I mean, really, in context of the scene, that's what was going to happen. How does Rose's move make any sense other than to the writer/director who knows what's going to happen next and that Finn and the Rebellion will survive. Without foreknowledge it appears Rose has just doomed the Resistance, killed Finn, and allowed the First Order to complete its conquest.

To simplify it: These films are designed to make one think, whereas I think the original films were designed to make one feel. I'm not saying the originals were dumb action films; no, by far there are thought-provoking elements to them. But when you watch those films, you don't really have to delve deeply into nuance to justify elements, nor do you have to really dig deep to find meaning or explain how beloved characters being essentially turned into almost villains is actually brilliant. They're simple films for the most part and that's the charm of them. Empire is a classic film but it's not very thought-provoking, not compared to these current films anyway.

There's a very black/white thing going on in the originals, with some hints of grey here and there. You're supposed to FEEL the Force, not think about it or its social or socio-political significance. Here, the Force is something to be theorized, deconstructed - in fact, the whole film is deconstructionist.

TLJ deconstructs the original films and that's why a lot of older (Generation X) people love it - it's very Gen X in its mindset, very cynical. Almost akin to an early Kevin Smith film in a sense - nothing matters. No cows are sacred. Luke is a coward. Han is a scumbag. Leia is a bad mom. It connects well with how Gen X feels about the older generation; it connects well with the underlying cynicism Gen X, as they've gotten older, feel about the world. The traditions of the past are meant to be deconstructed preach the social scientists, and Gen X likes that very much because all their lives, they've been let down. They were the children of idealists turned stock traders, the first generation whose cohorts were aborted in huge numbers; unwanted - so why should the past matter? Kill it if you have to. Nothing matters, not tradition, not heroes. Heroes, especially in deconstructionist and Marxian philosophy, are meant to be taken down. After all, "you live long enough, you see yourself become the villain." Meanwhile, you throw some anti-capitalist elements in there to grab Millenial viewers.

In the originals, you had fallen heroes, but that was all there was to it. They were fallen. You had good guys, some who were anti-heroes and some who weren't - but these films weren't designed to make you think. In fact they were made for kids and teens to enjoy. They were made with a CONSCIOUS desire to get away from the thought-provoking and socially important science fiction films of the 1960s like Planet of the Apes and 2001. TLJ is closer to those films than to the simple story of a farm boy becoming a man.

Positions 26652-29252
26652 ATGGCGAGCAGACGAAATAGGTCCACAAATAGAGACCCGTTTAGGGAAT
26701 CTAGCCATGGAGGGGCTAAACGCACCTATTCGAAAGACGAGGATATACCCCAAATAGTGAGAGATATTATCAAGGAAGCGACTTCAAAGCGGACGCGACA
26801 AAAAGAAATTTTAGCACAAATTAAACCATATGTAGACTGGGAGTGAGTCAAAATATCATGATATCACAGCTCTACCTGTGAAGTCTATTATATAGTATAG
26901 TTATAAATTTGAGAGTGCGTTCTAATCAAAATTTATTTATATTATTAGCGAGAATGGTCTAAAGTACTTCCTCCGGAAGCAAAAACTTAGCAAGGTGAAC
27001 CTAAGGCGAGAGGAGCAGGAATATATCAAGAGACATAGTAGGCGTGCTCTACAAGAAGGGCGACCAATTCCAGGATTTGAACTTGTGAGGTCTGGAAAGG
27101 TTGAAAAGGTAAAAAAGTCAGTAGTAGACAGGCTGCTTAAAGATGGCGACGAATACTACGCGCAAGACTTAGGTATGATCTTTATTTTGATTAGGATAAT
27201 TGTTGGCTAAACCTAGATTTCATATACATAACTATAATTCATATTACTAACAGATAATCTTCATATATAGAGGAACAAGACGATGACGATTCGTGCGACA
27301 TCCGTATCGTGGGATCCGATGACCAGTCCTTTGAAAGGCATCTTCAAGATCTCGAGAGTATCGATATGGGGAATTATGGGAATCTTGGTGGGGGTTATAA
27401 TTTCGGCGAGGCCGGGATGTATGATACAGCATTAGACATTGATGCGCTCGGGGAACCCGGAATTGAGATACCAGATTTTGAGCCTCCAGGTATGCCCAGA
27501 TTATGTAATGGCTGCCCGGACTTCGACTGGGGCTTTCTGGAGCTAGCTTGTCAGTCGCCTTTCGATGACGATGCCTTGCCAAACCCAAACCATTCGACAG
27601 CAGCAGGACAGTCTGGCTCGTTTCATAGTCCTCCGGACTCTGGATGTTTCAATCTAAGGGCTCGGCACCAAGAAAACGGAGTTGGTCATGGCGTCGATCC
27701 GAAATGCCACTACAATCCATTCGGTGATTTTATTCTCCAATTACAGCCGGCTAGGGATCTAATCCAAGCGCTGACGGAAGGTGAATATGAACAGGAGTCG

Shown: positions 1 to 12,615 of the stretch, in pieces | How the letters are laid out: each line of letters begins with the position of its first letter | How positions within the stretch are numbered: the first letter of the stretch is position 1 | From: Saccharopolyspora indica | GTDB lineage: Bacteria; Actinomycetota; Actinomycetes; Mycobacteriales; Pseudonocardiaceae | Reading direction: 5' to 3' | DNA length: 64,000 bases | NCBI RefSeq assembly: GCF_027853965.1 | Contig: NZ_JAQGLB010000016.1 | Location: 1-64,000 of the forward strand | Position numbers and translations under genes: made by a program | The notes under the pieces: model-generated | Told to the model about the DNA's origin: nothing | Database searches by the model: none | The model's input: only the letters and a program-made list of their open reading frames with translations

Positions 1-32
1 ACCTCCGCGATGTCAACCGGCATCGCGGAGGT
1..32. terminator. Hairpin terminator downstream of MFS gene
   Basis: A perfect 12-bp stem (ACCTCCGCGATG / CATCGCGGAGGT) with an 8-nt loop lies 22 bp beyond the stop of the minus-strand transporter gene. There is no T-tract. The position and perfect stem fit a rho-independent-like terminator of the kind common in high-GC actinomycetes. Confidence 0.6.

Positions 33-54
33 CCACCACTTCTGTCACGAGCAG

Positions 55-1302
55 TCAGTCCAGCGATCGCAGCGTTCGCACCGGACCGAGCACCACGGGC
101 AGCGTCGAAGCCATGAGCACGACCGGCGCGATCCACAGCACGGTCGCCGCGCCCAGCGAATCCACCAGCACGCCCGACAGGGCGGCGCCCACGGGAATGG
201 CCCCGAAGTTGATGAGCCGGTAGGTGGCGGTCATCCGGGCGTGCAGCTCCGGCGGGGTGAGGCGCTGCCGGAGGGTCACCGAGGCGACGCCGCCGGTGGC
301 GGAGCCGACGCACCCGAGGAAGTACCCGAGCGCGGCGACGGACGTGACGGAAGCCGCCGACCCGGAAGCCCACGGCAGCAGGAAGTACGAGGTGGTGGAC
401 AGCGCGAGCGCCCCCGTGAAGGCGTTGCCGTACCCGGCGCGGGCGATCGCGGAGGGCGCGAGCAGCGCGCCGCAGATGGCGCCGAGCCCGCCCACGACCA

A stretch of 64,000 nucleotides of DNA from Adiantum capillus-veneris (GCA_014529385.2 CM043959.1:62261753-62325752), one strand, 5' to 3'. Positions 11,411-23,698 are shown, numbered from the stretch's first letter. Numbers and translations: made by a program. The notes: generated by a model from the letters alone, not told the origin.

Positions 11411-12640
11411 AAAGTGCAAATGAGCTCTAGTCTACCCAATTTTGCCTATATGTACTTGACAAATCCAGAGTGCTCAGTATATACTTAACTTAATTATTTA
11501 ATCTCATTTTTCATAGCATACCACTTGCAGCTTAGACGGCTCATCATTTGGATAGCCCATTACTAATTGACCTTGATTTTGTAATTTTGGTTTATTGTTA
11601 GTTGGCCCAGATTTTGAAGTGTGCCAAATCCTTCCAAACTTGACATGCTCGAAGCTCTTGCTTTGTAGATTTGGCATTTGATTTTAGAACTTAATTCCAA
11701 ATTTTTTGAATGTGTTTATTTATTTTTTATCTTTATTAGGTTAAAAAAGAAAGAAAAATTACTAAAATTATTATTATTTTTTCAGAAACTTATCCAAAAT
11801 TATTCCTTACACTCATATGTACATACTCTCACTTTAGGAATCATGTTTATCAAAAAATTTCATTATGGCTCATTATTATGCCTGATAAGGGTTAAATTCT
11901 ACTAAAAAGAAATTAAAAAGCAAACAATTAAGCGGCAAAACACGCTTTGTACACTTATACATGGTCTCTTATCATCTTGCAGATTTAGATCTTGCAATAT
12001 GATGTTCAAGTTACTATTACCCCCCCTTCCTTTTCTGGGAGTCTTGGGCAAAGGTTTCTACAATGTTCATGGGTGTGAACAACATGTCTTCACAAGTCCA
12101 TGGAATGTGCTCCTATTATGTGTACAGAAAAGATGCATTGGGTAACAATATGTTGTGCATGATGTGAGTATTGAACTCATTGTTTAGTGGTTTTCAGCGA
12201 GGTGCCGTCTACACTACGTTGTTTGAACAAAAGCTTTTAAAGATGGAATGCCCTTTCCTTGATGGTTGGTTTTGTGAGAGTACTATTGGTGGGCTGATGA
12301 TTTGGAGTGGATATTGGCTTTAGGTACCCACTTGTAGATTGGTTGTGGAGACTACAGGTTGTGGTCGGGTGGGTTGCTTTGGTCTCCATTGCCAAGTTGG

In the originals a lot is shown, and just as much is told. In these films, we're shown a lot and told little, as well. And it doesn't matter, because nothing matters. Snoke's backstory? Doesn't matter, man. How Kylo even was turned by Snoke? Doesn't matter, dude. Nothing does.

Nothing matters. Tradition, and our heroes, are meant to be torn down and discussed until their meaning is lost.
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Old 04-07-2018, 10:27 AM   #80
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And now, as a solid Gen X'er, I'm going to disagree with you. Your take on Gen X doesn't match anything me or my similarly aged friends feel or grew up with.

I will agree that yes, the original trilogy didn't make you think about the ramifications of a galaxy with the Force or how the Rebellion got the weapons to fight the Empire. But then, neither do most legends/fairy tales. And that's what the original trilogy was, our modern day fairy tale.
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Old 04-07-2018, 10:52 AM   #81
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Quote:
Originally Posted by JasonMa
And now, as a solid Gen X'er, I'm going to disagree with you. Your take on Gen X doesn't match anything me or my similarly aged friends feel or grew up with.